School bus wreck leads to lawsuit

  • School bus wreck leads to lawsuit
    School bus wreck leads to lawsuit
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A 2017 school bus accident has reportedly resulted in a civil action lawsuit against the Lumpkin County School System.
Local attorney Steven Leibel has also filed suit against the bus driver and another motorist for the Highway 60 wreck.
Although the accident occurred over two years ago on October 3, 2017, Leibel told The Nugget the complaint was filed within the statute of limitations.
In the suit Leibel alleges the school bus rear ended another driver, who was stopped waiting for Cynthia Loftin to make a turn into a private driveway on Highway 60 Business.
The motorist’s vehicle then collided with Loftin.
Her son, Joshua, was riding in the car at the time and was injured in the accident.
“There were several injuries,” Leibel said. “But traumatic brain injury was the worst.”
The Nugget has attempted to acquire a copy of the accident report, but was unable to obtain it before press-time.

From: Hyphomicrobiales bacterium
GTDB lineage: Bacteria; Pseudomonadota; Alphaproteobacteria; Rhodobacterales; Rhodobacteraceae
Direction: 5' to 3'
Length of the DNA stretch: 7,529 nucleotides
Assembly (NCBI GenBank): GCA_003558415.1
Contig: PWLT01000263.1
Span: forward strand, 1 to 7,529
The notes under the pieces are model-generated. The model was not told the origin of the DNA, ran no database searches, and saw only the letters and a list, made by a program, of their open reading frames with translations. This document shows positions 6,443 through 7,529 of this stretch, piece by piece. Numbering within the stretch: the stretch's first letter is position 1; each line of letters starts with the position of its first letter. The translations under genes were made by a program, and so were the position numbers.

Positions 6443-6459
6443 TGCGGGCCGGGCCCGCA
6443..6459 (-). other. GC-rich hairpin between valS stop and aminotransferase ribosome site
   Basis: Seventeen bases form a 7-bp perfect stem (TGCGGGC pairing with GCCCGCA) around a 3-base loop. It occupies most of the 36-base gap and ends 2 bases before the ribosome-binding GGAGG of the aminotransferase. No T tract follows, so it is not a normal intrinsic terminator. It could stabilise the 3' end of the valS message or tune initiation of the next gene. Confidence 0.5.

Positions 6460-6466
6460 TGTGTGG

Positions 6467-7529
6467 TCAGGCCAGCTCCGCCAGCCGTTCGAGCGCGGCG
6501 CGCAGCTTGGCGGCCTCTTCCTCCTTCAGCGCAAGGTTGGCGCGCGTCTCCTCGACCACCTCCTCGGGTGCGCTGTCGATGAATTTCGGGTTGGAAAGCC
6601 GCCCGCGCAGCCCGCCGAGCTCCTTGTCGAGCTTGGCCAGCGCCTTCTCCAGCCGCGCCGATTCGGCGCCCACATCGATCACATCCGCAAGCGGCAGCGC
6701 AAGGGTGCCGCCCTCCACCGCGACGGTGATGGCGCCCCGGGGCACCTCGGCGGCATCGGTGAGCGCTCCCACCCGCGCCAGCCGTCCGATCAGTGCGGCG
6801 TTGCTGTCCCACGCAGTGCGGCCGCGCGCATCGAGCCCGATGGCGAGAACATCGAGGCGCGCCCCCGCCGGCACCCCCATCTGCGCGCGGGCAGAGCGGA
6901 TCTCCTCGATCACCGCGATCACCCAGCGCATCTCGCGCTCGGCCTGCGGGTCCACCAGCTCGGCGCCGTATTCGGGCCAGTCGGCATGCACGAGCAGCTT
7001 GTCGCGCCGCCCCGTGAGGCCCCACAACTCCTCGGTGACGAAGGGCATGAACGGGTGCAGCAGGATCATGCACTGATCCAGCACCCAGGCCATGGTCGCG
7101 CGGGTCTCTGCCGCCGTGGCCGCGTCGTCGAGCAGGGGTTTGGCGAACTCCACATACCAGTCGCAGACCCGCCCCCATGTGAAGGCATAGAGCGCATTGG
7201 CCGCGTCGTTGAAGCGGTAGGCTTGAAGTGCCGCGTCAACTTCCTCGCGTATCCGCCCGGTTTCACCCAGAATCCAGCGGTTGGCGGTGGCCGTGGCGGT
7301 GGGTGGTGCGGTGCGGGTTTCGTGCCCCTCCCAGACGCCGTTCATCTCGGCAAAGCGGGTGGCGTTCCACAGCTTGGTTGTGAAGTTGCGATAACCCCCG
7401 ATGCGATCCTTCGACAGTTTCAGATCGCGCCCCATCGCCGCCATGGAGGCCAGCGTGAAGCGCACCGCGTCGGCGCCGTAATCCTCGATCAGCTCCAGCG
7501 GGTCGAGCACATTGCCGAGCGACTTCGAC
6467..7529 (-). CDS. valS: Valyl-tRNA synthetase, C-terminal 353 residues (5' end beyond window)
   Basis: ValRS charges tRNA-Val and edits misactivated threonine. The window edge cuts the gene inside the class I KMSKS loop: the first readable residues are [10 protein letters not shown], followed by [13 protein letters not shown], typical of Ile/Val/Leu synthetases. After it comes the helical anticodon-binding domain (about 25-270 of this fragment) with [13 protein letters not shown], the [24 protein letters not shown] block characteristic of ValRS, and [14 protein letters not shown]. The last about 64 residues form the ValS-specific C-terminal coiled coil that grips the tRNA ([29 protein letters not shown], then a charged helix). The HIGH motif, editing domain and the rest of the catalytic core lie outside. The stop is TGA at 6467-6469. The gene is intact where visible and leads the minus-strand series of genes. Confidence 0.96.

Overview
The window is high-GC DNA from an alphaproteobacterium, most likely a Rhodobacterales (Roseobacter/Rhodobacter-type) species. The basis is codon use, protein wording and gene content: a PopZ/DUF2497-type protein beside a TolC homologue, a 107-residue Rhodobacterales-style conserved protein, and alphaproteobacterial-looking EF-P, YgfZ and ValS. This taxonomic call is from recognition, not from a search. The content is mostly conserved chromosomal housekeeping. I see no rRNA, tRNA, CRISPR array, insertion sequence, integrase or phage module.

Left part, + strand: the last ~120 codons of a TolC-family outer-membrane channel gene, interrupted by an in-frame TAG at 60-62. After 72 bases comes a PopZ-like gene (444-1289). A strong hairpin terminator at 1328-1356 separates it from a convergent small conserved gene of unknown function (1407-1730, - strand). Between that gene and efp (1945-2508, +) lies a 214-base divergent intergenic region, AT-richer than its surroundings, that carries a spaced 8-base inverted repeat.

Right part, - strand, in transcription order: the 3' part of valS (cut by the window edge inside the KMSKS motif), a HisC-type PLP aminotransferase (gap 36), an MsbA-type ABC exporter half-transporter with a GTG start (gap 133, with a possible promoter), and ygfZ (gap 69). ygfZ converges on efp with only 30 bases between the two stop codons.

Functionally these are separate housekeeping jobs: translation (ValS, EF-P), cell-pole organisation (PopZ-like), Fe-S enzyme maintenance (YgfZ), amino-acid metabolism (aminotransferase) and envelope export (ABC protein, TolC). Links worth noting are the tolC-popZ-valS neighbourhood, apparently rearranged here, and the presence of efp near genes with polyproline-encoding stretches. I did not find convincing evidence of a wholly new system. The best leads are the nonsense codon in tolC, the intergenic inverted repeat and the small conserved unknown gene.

According to the complaint, however, the Lumpkin County school bus driver received a citation for following too closely.
Both the school driver and motorist are named in the complaint as being negligent, even though the other driver was reportedly the man in the middle.
The school district is named as being held liable under the doctrine of “respondent superior.”
This concept holds an agency responsible for the conduct of its employees in the performance of their duties—in this case, driving a school bus.
Leibel also claims the district was negligent in “hiring, retaining, training and supervising” the driver.
The personal injury lawyer is seeking damages from all parties for both past and future medical expenses; past and future loss of income; and general damages for pain, suffering, loss of ability to labor and emotional distress.
He is asking for a jury trial in civil court.
“We want a jury to determine the outcome,” Leibel said. A jury trial in this kind of case is common, he said.
Leibel said he is “in the process of trying to settle the case, but I don’t know if I can. The school district turned it over to the Georgia School Board’s attorney.”
Superintendent of Schools Dr. Rob Brown declined to comment on the details of the suit.
“This situation has been referred to the district's insurance provider, the Georgia School Boards Association Risk Management Group,” he said. “We are not at liberty to comment on the accident or litigation.”